|Wooden's Wisdom - Volume 5||Issue 238|
|Craig Impelman Speaking | Championship Coaches | Champion's Leadership Library Login|
In his book Wooden, with Steve Jamison, Coach Wooden described his approach to the pursuit of perfection with his players:
Perfection is what you are striving for, but perfection is an impossibility. However, striving for perfection is not an impossibility. That was my challenge to them: how close can we get to perfect? When individuals are sincerely motivated to take up that challenge, the results are astonishing.
The players were charged with trying to improve a little each day, trying to get closer to becoming their best.
For Coach Wooden, the pursuit of perfection: began with attention to, and perfection of, details. Details. Details. Develop a love for details. They usually accompany success.
The first step to pursue perfection is to identify all controllable static details and perfect them. Coach perfected the detailed process of putting on your shoes and socks to prevent getting blisters. He could not control whether or not a player would sprain an ankle but he could control whether or not he got a blister.
In business, there are events that are unanticipated and beyond our control. There are also minor details which we can perfect and control. When we perfect the controllable minor details we are in a much better position to handle the unanticipated events when they occur.
A customer service agent can do a much better job of working with an irate customer if business records are properly filed, easily accessible and the details of previous transactions are complete and easy to understand.
Pursuing the perfection of a complex process is best accomplished by applying the whole, part, whole method. Step one is to take the big process and break down all the individual processes that are involved. In step two, we perfect each of the individual processes by attention to detail and repetition. The final step is to bring the individual processes together and properly execute them.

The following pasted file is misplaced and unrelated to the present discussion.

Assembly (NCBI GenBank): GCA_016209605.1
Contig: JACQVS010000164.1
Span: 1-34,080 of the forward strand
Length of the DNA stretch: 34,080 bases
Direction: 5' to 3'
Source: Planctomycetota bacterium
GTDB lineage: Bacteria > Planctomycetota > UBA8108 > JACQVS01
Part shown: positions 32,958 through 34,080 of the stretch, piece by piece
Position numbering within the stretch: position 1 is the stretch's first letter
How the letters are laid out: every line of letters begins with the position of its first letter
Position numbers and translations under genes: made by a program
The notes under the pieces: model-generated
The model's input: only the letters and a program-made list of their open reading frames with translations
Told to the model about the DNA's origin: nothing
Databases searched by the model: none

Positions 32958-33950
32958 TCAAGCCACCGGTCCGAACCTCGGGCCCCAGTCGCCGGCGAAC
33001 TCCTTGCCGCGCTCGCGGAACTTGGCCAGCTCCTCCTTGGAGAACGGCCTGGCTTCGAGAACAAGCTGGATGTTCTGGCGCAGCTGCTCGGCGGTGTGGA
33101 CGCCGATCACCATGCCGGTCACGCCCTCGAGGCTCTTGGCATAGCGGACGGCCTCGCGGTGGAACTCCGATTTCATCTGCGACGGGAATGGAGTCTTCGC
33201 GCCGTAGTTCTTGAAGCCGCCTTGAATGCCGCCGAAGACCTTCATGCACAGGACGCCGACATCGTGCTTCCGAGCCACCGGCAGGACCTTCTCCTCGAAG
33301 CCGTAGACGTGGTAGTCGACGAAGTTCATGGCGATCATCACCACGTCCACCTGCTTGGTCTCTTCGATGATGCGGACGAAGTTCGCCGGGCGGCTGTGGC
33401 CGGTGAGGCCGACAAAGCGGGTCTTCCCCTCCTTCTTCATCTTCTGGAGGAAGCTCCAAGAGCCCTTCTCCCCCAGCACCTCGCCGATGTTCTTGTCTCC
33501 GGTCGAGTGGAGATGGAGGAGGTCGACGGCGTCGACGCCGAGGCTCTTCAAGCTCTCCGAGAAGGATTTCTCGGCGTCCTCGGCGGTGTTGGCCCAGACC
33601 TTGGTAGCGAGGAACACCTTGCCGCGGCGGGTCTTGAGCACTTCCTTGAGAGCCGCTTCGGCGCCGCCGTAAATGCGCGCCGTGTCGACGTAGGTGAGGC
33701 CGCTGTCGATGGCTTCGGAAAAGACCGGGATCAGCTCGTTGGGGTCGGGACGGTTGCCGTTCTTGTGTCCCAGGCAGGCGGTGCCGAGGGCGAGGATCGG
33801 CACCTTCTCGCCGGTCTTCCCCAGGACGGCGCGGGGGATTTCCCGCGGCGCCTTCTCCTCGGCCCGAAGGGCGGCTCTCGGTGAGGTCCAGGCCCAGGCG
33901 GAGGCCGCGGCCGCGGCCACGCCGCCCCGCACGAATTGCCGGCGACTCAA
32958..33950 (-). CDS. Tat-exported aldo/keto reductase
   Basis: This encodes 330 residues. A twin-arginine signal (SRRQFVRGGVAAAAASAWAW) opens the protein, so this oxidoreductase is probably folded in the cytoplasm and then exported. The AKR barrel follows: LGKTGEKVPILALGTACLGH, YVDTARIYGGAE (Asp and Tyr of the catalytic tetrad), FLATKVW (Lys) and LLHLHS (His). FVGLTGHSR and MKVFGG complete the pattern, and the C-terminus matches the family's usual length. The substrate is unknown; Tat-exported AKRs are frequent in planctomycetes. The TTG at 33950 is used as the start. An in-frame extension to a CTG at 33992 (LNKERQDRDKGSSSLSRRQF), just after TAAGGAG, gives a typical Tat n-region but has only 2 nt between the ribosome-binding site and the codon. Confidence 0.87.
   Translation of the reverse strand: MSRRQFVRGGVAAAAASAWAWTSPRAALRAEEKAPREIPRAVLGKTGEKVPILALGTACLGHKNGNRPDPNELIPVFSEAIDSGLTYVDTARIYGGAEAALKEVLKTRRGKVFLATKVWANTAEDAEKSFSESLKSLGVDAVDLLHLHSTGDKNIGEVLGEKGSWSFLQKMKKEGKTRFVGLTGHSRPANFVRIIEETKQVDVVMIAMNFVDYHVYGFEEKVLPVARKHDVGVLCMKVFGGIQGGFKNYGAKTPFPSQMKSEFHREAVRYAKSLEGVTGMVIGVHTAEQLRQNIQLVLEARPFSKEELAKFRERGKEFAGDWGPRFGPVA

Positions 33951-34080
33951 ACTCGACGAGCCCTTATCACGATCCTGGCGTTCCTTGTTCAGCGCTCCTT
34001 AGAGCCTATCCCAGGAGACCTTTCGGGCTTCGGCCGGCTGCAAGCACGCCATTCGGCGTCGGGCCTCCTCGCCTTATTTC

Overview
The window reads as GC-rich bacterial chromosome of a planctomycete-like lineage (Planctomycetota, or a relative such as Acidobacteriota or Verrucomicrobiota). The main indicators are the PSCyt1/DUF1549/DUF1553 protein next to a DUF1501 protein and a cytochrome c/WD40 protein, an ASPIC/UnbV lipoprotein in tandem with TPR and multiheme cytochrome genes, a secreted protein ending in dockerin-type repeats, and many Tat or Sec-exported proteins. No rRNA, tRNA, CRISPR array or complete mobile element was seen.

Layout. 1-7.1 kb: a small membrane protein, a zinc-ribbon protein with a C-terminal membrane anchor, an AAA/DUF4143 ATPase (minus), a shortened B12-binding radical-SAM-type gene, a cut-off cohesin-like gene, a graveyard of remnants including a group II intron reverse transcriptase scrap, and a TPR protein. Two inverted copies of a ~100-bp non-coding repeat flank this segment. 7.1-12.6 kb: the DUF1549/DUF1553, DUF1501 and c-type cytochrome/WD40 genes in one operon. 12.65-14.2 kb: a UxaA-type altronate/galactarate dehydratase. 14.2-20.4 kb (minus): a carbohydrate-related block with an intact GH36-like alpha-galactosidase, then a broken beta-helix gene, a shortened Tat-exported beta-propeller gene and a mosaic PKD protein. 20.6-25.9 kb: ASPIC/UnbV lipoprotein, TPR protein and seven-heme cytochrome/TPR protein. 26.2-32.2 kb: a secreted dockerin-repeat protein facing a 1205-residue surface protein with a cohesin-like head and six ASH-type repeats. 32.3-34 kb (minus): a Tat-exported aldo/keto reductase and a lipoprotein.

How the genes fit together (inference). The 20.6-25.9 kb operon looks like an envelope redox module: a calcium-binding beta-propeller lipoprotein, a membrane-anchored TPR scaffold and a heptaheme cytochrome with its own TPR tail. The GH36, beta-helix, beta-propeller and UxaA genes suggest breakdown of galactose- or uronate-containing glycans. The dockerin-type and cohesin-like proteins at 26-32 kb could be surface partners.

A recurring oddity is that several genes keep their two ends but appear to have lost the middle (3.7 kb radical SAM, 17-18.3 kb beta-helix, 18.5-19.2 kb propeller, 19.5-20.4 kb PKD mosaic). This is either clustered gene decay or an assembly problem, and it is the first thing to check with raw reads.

Coach Wooden would show the team a new play in its entirety. The coaching staff would then work individually with the guards, forwards and centers to perfect their individual roles. Once that was accomplished the team would be brought back together to properly execute the play.
Pursuing perfection in customer service requires that we breakdown the individual scenarios that most often occur and provide the staff with specific individual instructions on the best way to work with the customer in each of them.
Simply giving an instruction to: treat our customers the way we would like to be treated ourselves is not pursuing perfection.
In any endeavor, the pursuit of perfection requires attention to detail. Jeff Bezos, the founder and CEO of Amazon put it this way: You have to be patient, you have to work at it and you have to obsess over the smallest of details. Bill Gates and John Wooden would provide us with exactly the same advice.
What are the details you need to conquer in your pursuit of perfection?
Yours in Coaching,
Some Favorite Thoughts from Coach Wooden’s Library
If you can hold up your head and admit that you were in the wrong, then a wrong deed can benefit you. For to admit a wrong will not only increase the respect of those around you, it will increase your own self-respect.
For more information visit www.woodenswisdom.com
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